I looked away before she could catch me scoping her out, heard her yell into her phone. “Babe, c’mon! It’s not like I ran over that nail on purpose! Don’t be that way…I don’t know, I’ll call a cab or…”

I’d already tuned out by then, not eager to imagine the hunky, likely depressingly superior male specimen she was talking to. I’d set my junk food on the roof of my Acura and was fishing for my keys when I heard her say “Hey, excuse me? Excuse me!”

I wasn’t trying to be rude. There was just absolutely no reason for her to be talking to me. I didn’t realize what was happening until her voice, jarringly close, said “Hey, hold up!”

I turned, chili dog in one hand, jumbo Slush Puppy in the other, the breeze emphasizing how desperately baggy my shorts and tee shirt were.

“Hi,” she said, giving me a small smile. Auburn hair. Tan skin. Freckles on her nose, almost invisible under the halogens of the gas station. Every part of her lean, soft. I was almost hot enough for someone like her, once upon a time.

“Hey.” I dropped into the driver’s seat, still under the impression that there was nothing this Homecoming goddess was going to need me to stick around for.

“Where you headed?”

“Uh…just, just home.”

“Where’s home?”

I searched her eyes. They flickered down the road.

“That way,” I told her, pointing down the highway. She lit up.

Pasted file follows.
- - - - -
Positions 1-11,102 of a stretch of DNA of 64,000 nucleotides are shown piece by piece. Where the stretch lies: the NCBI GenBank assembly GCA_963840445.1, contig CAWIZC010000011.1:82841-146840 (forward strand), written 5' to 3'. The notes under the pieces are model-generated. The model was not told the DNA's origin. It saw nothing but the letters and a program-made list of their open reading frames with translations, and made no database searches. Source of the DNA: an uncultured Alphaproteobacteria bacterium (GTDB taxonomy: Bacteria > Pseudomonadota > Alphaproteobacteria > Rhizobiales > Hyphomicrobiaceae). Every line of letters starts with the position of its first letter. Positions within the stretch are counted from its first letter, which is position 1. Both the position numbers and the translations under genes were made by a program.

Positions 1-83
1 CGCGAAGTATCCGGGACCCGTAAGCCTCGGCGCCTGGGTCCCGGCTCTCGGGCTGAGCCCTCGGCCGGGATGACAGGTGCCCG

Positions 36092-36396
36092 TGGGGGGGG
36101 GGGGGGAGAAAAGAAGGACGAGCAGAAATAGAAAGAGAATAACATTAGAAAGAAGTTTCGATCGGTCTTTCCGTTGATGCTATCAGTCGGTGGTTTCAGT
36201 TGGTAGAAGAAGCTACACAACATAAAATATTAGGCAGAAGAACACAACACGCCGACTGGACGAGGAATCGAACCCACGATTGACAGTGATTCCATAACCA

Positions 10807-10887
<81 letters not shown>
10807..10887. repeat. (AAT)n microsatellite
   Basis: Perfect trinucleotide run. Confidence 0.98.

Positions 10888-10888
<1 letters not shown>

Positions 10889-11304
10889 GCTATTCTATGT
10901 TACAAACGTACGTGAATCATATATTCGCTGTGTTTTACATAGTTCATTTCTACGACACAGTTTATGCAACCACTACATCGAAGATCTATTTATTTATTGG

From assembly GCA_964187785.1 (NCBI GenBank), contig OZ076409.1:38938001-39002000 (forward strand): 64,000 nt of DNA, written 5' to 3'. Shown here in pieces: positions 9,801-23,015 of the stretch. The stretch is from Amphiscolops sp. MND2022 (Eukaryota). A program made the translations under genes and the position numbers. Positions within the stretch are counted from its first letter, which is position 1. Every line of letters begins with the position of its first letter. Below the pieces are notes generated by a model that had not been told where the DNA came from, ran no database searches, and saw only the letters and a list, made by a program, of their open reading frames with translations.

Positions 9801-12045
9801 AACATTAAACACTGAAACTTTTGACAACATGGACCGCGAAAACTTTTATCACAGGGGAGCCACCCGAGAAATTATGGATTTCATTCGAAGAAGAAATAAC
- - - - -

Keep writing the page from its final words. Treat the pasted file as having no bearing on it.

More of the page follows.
“Oh, awesome! Can I get a ride?” She was beaming, already assuming she had her answer.

“Well, I’m kind of low on gas…” You’d probably want to call me an idiot, but really, what chance would I honestly have had with her? Do you really think I was blowing anything?

“Oh, I’ll pay you! I’ll totally pay you!” She swiped her hand like it was a done deal. “But my boyfriend has the money, so…”

“I dunno…” I said. Look, sex was not going to happen, okay? No matter what heroics I performed. Why go through the trouble when I already knew the outcome?

“Please?” She made a pouty face, reached through my open window and grabbed my arm. The way she was bent over, I could immediately tell she was a B-Cup.

“Okay,” I agreed immediately.

***

She told me her name was Britty. I thought that sounded fucking stupid for anyone else who wasn’t hot enough to instantly render men retarded. On her, however, it was perfect. She ran back to her car, reached inside, grabbed her bag. She banged her head on the door frame, and in her anger she kicked the car again.

“OW!” she screamed, immediately falling and grabbing her foot. Her face was scrunched in a look of pure agony.

I climbed out, jiggled over to her. I felt like a big strong man, despite my gut bouncing even more than my knees were. She was sitting almost Indian-style. The toe beside the big one on her right foot was swelling up.

“Looks like ya cracked it,” I said, hating how high-pitched my voice always was.

“Can you help me up?” She sounded so small and hurt I felt bad about the constant sexual thoughts I was having about her. She reached out her arms, wrapped them around my neck as I scooped an arm under her knees and shoulders and hoisted her up. I’ve carried heavier bags of groceries.